Remnant - 4X space strategy game for PC, Mac and Linux
Remnant - 4X space strategy game for PC, Mac and Linux
Remnant is a 4X space strategy game set in a single planetary system during a pre-warp era.
Remnant is a 4X space strategy game set in a single planetary system during a pre-warp era. Read more
Remnant is a real-time 4X space strategy game set in a single planetary system. As the leader of a rising faction, take command of operations and lead your people to prosperity as you acquire resources, build fleets, expand your influence and dominate your new home system.
Some of the features that make Remnant unique are:
- Full 3D Battles: Combat takes place in completely open space with full six degrees of freedom. No tiles. No grids. Simplified Newtonian physics allow movement in one direction while facing (and attacking) another.
- Espionage: A complex espionage system involving agents that gain experience and level up. Capture or assassinate other player's governors, admirals and spies or disrupt their progress through sabotage and subterfuge.
- Ship Customization: Customize every detail of your ship: firepower, support systems, engines, name, emblems and colour scheme.
- Dynamic Map: All planets, moons and asteroids move in orbit as the game progresses. Colonizing a moon will keep the colony at arm's length but not yield as many resources as capturing the more vulnerable outer planets and asteroids.
- Logistics: Resources are local to each planet rather than empire wide. The transportation of resources from mining worlds to forge worlds create emergent supply lines that are vulnerable to disruption.
Taking place around a single star, Remnant allows you to explore an entire planetary system's worth of celestial bodies. Planets, moons and asteroids are all available for colonization and each body is procedurally generated so every game is completely different.
Planets and moons stem from seven basic types: volcanic, terrestrial, oceanic, rocky, icy, barren or jovian (gas giants). Different basic types produce resources in varying quantities. Food is more easily produced on terrestrial and oceanic worlds but metal deposits are more readily accessible on rockier planets. Exploring far outside the habitable zone is key to the success and growth of your empire.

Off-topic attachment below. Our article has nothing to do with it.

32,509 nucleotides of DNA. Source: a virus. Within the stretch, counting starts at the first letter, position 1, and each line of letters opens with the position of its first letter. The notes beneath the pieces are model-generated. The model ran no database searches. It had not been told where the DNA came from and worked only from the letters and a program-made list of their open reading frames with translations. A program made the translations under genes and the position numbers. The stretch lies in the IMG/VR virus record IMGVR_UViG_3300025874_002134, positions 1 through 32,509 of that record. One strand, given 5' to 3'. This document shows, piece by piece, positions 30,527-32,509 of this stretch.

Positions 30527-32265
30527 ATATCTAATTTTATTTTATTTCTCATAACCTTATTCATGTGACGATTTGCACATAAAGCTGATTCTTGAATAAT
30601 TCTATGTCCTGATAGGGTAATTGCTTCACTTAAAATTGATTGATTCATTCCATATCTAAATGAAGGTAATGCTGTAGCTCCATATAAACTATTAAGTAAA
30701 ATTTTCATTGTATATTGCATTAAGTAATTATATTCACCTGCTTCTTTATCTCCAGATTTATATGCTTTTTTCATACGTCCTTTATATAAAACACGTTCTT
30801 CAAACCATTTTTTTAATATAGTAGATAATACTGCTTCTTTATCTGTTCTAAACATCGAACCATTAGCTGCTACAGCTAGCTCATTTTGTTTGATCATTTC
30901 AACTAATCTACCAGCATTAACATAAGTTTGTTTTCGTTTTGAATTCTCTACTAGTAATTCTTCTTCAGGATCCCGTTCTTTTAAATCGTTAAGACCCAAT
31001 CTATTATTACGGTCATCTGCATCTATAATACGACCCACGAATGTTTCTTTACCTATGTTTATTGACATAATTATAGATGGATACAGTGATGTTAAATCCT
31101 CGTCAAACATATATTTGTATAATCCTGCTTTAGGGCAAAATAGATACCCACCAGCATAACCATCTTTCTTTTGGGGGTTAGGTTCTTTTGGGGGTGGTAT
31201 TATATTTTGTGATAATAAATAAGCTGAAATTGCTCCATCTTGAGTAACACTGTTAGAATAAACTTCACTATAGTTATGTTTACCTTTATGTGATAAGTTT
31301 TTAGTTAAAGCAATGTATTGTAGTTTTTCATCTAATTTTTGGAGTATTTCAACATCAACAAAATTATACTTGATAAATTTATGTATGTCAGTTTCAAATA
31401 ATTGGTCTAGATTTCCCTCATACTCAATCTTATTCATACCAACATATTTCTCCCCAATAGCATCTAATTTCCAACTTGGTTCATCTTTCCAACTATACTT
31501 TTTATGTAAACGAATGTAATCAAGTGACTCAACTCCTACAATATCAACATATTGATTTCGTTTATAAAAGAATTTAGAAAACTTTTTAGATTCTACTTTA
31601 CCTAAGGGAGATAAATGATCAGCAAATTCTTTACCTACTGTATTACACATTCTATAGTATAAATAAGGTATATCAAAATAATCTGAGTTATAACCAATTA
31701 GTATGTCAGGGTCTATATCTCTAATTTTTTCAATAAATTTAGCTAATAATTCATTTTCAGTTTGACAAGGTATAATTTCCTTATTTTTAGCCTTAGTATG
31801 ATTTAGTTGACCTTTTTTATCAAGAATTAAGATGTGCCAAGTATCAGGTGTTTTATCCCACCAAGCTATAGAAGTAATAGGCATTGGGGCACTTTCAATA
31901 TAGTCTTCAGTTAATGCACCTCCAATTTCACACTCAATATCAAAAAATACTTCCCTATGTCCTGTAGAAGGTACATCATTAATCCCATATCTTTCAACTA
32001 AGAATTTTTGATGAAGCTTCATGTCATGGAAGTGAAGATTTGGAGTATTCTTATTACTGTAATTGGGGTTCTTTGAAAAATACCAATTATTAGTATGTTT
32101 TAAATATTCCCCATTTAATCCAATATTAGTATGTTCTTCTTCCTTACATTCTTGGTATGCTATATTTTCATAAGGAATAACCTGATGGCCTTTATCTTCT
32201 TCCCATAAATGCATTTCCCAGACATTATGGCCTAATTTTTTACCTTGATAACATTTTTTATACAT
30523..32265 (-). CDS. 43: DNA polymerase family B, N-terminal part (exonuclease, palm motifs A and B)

There are three basic resources in Remnant: food, ore and metal. Food and ore are produced at a base rate and multiplied by the construction of farms and mines. Metal is produced through the refinement of ore and requires a refinery structure to be present. It is important to note that resources are local to each colony, and not empire wide. Having metal available on Planet X will not allow the construction of ships on Planet Y.
Each planetary body type has different multipliers for the production of resources. Building a farm on a volcanic planet will not generate the same amount of food as an oceanic planet. This creates world specialization: farming worlds, mining worlds and forge worlds with the transportation of resources key to their efficiency. The supply lines that emerge are vulnerable to enemy disruption and need to be protected.
Careful consideration must be given to where and when colonization happens because unlike most strategy games that have static maps, Remnant features a dynamic map where all planetary bodies move in orbit as the game progresses. Colonizing a planet's moon(s) may keep it at arm's length to the rest of your colonies, but will lack the output of larger worlds with more abundant resources. Expand too far and your empire will be spread too thin but expand too little and you'll lack the influx of resources required to keep your enemies at bay.